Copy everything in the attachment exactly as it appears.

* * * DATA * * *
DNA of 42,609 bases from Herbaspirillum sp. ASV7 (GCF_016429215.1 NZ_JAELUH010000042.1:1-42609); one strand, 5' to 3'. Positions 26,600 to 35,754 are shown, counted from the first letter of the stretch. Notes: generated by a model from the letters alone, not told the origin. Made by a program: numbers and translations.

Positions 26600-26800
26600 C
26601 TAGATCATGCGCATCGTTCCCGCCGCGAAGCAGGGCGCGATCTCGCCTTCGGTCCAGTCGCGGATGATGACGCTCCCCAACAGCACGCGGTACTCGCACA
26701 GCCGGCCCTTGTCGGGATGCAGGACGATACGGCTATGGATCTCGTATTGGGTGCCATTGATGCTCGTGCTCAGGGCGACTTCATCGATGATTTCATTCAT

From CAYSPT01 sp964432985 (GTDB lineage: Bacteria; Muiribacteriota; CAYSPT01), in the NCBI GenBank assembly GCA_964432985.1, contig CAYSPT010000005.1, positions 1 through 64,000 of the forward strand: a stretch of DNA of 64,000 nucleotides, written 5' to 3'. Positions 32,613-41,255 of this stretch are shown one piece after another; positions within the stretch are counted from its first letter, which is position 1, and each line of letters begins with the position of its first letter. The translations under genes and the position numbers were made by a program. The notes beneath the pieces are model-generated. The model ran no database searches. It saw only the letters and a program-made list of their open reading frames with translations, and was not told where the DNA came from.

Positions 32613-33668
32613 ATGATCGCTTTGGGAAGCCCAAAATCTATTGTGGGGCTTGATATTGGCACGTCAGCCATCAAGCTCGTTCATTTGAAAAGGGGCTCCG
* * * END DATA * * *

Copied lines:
DNA of 42,609 bases from Herbaspirillum sp. ASV7 (GCF_016429215.1 NZ_JAELUH010000042.1:1-42609); one strand, 5' to 3'. Positions 26,600 to 35,754 are shown, counted from the first letter of the stretch. Notes: generated by a model from the letters alone, not told the origin. Made by a program: numbers and translations.

Positions 26600-26800
26600 C
26601 TAGATCATGCGCATCGTTCCCGCCGCGAAGCAGGGCGCGATCTCGCCTTCGGTCCAGTCGCGGATGATGACGCTCCCCAACAGCACGCGGTACTCGCACA
26701 GCCGGCCCTTGTCGGGATGCAGGACGATACGGCTATGGATCTCGTATTGGGTGCCATTGATGCTCGTGCTCAGGGCGACTTCATCGATGATTTCATTCAT

From CAYSPT01 sp964432985 (GTDB lineage: Bacteria; Muiribacteriota; CAYSPT01), in the NCBI GenBank assembly GCA_964432985.1, contig CAYSPT010000005.1, positions 1 through 64,000 of the forward strand: a stretch of DNA of 64,000 nucleotides, written 5' to 3'. Positions 32,613-41,255 of this stretch are shown one piece after another; positions within the stretch are counted from its first letter, which is position 1, and each line of letters begins with the position of its first letter. The translations under genes and the position numbers were made by a program. The notes beneath the pieces are model-generated. The model ran no database searches. It saw only the letters and a program-made list of their open reading frames with translations, and was not told where the DNA came from.

Positions 32613-33668
32613 ATGATCGCTTTGGGAAGCCCAAAATCTATTGTGGGGCTTGATATTGGCACGTCAGCCATCAAGCTCGTTCATTTGAAAAGGGGCTCCG